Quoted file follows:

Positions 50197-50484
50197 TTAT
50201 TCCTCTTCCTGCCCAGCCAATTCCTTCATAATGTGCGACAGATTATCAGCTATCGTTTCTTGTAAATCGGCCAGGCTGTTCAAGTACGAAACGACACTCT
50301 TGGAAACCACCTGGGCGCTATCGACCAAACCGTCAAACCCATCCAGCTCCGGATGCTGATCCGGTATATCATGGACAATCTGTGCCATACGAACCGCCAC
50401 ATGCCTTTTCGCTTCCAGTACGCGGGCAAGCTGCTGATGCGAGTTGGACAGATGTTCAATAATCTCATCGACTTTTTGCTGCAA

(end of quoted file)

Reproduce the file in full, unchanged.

Positions 50197-50484
50197 TTAT
50201 TCCTCTTCCTGCCCAGCCAATTCCTTCATAATGTGCGACAGATTATCAGCTATCGTTTCTTGTAAATCGGCCAGGCTGTTCAAGTACGAAACGACACTCT
50301 TGGAAACCACCTGGGCGCTATCGACCAAACCGTCAAACCCATCCAGCTCCGGATGCTGATCCGGTATATCATGGACAATCTGTGCCATACGAACCGCCAC
50401 ATGCCTTTTCGCTTCCAGTACGCGGGCAAGCTGCTGATGCGAGTTGGACAGATGTTCAATAATCTCATCGACTTTTTGCTGCAA